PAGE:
Found Film

found-film_001

Sometimes, when you receive a vintage camera, it happens to find inside an old negative, forgotten there for who knows how many decades. It happened to me twice in the past, into a folding 6×6 Rheinmetall Weltax and a few days ago, in another folding MF, the Agilux Agifold. In the first case, the roll was totally blocked and I could not avoid exposing it to light to pull it out. I only remember that it had a red bordeaux paper. This time, however, having noticed through the rear window the presence of a film (at N° 10), I rewound with the intention of developing it. It was an old Tri X Pan Professional, which I developed  semi-stand on Adonal (Rodinal) 1: 100 for an hour. Results? Totally disappointing but ….

Continue reading

Advertisements

Leica M2 & Summitar 50 mm f/2 – Finally Together!

003_m2_panf020

It took too much time, but in the end, my Leica M2 and its beautiful “damaged” Summitar managed to tie the “lawful marriage” …. 😉 All this has been made possible thanks to a special Fotodiox adapter ring ( M39 to Leica M mount) in fact they were a few months that a roll of Ilford Pan F+ was lying unused in M2 and, given the time elapsed, I didn’t  remember how many Iso rated the film for the first few frames. The value on the Voigtlander Vc Meter was 25 and so, I continued that way until the end.

Continue reading

Reality So Subtle 6X6 & Holga 120 WPC – Mid August Pinhole Post

001_Rss6x6_Trix_001

During the month of August, typically, people is on vacation or otherwise, busy with the many things to do left behind throughout the year. For this reason also the publication on this blog slows down. But, for (probably) the only one of this month I wanted go “big”, publishing an unusual mix of images taken with pinhole cameras. In addition to the Holga WPC you already know, I used for the first time the “Reality so Subtle”  6×6.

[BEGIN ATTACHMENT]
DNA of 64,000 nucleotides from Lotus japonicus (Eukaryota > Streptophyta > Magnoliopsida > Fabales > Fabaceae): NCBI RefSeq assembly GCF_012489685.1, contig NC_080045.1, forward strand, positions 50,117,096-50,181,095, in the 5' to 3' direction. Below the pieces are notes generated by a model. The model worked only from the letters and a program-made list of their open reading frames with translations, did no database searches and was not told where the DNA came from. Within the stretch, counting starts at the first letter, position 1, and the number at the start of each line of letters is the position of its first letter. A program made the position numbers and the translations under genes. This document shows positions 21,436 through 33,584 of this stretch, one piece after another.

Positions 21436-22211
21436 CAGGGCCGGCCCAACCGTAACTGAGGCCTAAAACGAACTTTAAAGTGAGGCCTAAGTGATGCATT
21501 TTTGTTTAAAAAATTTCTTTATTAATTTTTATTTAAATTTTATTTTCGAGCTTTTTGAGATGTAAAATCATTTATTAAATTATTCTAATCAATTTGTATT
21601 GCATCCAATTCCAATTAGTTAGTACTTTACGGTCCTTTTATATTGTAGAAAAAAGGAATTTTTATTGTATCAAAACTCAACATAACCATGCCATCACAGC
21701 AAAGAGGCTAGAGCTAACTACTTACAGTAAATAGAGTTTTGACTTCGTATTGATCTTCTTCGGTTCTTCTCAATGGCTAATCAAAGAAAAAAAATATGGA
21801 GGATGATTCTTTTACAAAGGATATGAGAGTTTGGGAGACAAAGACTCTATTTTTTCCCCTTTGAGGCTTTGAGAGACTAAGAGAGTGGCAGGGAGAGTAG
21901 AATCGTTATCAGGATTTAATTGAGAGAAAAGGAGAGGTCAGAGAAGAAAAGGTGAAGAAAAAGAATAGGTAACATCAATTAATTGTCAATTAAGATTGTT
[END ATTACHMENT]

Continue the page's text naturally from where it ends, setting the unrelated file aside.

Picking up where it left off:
Continue reading

Ferrania Eura: The Italian Holga

0001_Eura_Delta100_002

Ferrania is a brand that all Italians of a certain age know, at least also in name only, because until the ’70s the advertising signs and neon signs appeared often in alignment with the photographers “shops” even in the remotest villages. Who then did not use at these times at least one Ferrania film roll? In short, it was kind of our local Kodak. Currently, this brand has returned to the attention of analogue photography enthusiasts with a crowdfunding operation to reactivate the film production lines once famous both in Italy and abroad. Anyway, is not the film that I want to speak about here, but a medium format camera: Ferrania Eura. Built since 1959/early ’60s, the Eura was a kind of Italian Holga, but made in a more refined and reliable way as well, with a decidedly higher level design.

Continue reading

When something goes wrong… Fuji Gs 645 Professional

001_GA645_Fp4_010J

Things do not always go your way. But this case was (almost) expected. Too bad, because the Fuji GS 645 Professional is a very good camera, built with a mix of old criteria (folding structure and rangefinder) and more modern ones, especially the good and sharp lens and the meter. A good friend of mine lent me a copy in perfect condition, were it not for the presence of numerous pinholes in the bellows. I tried a repair  with the “liquid electrical tape” but unfortunately it was not enough.

Continue reading

I Developed it a little late… Minox 35 GT & Kentmere 100

000_Minox_Kentmere_022J

About a year ago, I got a nice Minox GT camera and I took some rolls of film straightaway. The second and third have already seen them in these posts. The first one  however, remained hidden somewhere, patiently waiting for me to find the time to handle it. In fact, there was the problem of the film tail completely rewound in the cartridge: the first empirical attempts, however, had not brought good results and the “Film Picker” I had purchased had disappeared during the move. Well … a long story.

Continue reading

A Walk on Appia Antica – Images from the Past caught with a Retinette IIB

001_RetinetteIIA_Kentmere025Walking along the Via Appia Antica, in Rome, it’s like taking a leap into the past. Nearby, the modern city with all its noise and its concrete while before our eyes they lie green fields, luxury villas half-hidden among the ancient trees and above all, to the sides of the old road (often with the original flooring), construction of the Roman era, statues, temples and votive plaques. That alone could be enough to bring the visitor back in time more than twenty centuries but, sometimes, you can do amazing meetings, which return a scenario worthy of those immortalized by landscape painters of the nineteenth century.

Continue reading